Referring again to FIG. 4, there is shown an indexing panel 94, with an index window 96 forming a part thereof, and an extension limit panel disk 98 having a axial pin receiving hole 102 in the center thereof. Also shown is a photointerrupter wall 100 mounted outwardly at 90° from the panel, and a flexion limit panel 104, also provided with an axial pin receiving hole 102 and a photointerrupter wall 101 extending outwardly from the panel. The controller includes a printed circuit board 106 provided with two photointerrupters 108, only one of which can be seen in the Figure, and a goniometer panel disk 110.
As mounted, each of the panels described is mounted adjacent and parallel to each other with panels 106 and 110 being unrotatably mounted, for instance, to the upper leg bar 21, while panel 94 is unrotatably mounted, for example, to lower leg bar sleeve 14A. An axial pin 112 extends between the immovable panels; however, it passes through panels 98 and 104 which are rotatable thereabout.
The control is operated by positioning panels 98 and 104, controlling flexion and extension, respectively, at the desired angular limit shown by the calibration on the perimeter of the panels, as seen through index window 96, which is transparent. Springs mounted about axial pin 112, not shown, urge against panels 98 and 104 maintaining them in position once they are rotated to the position desired.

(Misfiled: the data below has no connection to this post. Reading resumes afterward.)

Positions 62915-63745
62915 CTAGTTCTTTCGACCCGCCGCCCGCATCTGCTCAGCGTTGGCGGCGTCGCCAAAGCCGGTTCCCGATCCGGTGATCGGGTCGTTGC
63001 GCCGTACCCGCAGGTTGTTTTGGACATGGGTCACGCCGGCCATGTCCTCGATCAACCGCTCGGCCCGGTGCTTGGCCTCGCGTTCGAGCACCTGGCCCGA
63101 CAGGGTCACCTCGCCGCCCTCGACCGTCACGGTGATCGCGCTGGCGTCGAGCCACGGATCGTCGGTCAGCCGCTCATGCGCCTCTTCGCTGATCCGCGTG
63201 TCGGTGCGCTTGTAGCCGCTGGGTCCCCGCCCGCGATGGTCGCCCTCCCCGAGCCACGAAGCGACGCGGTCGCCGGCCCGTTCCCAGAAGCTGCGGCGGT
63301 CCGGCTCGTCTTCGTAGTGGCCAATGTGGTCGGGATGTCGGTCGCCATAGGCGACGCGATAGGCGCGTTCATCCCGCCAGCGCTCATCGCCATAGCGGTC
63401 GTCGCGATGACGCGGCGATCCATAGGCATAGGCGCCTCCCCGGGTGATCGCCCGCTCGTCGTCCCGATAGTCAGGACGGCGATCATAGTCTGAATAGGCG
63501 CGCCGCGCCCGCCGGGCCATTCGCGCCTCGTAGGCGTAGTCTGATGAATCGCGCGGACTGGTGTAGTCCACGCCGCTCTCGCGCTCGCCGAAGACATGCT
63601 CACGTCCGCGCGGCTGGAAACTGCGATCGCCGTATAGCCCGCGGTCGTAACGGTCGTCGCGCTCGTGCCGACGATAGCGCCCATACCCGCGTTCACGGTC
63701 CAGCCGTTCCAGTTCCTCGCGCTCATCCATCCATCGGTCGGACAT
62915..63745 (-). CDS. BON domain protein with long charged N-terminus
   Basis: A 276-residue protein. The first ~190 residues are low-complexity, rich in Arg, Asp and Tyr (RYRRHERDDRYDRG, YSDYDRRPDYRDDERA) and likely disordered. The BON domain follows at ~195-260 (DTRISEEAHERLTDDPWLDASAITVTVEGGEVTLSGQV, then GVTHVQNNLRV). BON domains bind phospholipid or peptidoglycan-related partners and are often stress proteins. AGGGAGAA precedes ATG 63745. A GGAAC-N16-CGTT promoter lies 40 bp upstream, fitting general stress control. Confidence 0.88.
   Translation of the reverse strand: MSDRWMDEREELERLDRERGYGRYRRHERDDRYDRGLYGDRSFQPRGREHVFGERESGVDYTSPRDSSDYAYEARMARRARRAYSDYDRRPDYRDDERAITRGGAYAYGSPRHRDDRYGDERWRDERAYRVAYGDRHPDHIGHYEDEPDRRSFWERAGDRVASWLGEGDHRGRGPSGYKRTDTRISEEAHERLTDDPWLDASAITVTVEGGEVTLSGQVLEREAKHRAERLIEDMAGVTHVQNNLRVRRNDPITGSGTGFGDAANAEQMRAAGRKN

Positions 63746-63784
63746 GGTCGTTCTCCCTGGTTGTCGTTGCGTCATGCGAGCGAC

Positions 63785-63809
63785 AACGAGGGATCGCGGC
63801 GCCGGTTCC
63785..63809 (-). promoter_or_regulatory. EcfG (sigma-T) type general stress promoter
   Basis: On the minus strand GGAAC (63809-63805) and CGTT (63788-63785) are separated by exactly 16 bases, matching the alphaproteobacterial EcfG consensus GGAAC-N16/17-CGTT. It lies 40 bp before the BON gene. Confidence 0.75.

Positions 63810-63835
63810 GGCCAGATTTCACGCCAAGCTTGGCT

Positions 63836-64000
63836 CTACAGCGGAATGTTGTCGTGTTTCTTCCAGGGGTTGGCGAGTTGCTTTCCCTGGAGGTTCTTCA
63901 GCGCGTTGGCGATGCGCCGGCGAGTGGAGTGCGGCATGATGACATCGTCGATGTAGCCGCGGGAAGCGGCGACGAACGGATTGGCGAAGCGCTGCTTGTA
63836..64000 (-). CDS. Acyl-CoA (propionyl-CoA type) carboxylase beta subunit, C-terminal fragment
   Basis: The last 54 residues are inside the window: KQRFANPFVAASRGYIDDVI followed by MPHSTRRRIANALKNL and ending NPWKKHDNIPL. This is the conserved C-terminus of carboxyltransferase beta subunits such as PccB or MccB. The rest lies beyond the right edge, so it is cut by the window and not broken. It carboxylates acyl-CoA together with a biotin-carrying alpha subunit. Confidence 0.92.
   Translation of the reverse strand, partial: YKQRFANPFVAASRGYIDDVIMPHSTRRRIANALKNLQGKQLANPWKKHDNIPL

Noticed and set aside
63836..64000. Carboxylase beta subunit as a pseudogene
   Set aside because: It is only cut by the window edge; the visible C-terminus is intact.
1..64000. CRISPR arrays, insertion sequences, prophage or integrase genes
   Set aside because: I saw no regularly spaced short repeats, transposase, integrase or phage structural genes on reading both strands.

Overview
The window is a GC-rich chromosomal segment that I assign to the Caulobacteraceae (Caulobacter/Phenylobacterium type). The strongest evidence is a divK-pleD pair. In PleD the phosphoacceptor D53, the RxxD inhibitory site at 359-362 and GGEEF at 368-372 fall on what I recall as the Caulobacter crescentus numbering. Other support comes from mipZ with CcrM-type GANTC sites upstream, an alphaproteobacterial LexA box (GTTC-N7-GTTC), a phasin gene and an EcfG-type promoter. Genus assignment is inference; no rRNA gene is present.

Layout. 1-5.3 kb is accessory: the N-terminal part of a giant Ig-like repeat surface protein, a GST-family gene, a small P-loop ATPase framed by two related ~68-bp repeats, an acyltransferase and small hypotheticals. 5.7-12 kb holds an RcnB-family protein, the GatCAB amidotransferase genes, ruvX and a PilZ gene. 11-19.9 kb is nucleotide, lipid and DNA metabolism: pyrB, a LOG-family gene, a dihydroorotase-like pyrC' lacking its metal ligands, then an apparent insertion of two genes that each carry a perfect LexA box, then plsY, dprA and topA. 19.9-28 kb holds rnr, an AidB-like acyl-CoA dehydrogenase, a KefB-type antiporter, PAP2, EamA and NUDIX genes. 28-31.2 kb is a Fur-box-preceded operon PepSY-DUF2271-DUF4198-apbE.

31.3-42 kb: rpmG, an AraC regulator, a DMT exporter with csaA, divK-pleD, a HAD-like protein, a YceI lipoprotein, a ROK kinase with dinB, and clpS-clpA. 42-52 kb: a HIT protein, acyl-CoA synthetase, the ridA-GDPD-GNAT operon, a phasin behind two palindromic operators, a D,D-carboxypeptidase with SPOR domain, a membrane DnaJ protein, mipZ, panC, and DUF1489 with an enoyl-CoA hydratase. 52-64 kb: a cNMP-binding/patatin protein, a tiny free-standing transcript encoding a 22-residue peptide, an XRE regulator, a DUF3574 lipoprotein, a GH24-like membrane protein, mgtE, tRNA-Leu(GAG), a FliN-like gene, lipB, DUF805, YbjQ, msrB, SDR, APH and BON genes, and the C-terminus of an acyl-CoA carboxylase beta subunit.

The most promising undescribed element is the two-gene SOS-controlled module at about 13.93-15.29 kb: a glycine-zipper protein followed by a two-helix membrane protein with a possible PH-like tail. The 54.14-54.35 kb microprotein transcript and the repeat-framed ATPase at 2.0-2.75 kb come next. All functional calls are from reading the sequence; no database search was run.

Thereafter, as the angle between lower leg bar assembly 14 and upper leg bar 17 assembly changes during therapy, panels 98 and 104 maintain their position with respect to panel 94, but change position with respect to panels 106 and 110. As this relative change occurs, photointerrupter wall 101 and photointerrupter wall 100, the latter extending through slot 103 of panel 104 periodically intercept the spaces 115 between the two photointerrupters 108 on panel 106. As such interruptions occur, corresponding signals are imposed upon the circuitry which affect operation of the pump and solenoid valve, as previously described, limiting angular movement of the device. The index window is constant with respect to the settings of panels 98 and 104, but changes with respect to panel 110, the latter showing a continuously varying value of angularity between assemblies 14 and 17 as therapeutic movement progresses.
FIG. 5 is an assembly view of the angular movement controller of the invention 22. As shown, panels 94, 98, 104,106 and 110 are mounted in a parallel, adjacent relationship to each other with index window 96 extending from panel 94 across the others. As may be seen, the setting for a flexion of 90°; an extension of 0° and the devices's present position of 0° that is full extension, is shown. Bracket 118 connects panel 94 immovably to lower leg bar assembly 14, while panels 106 and 110 are immovably mounted on upper leg bar sleeve 110. As previously stated, panels 98 and 104 are movable to set limits of flexion and extension as indicated by index window 96, while the index window shows the present position of the CPM device on panel 110.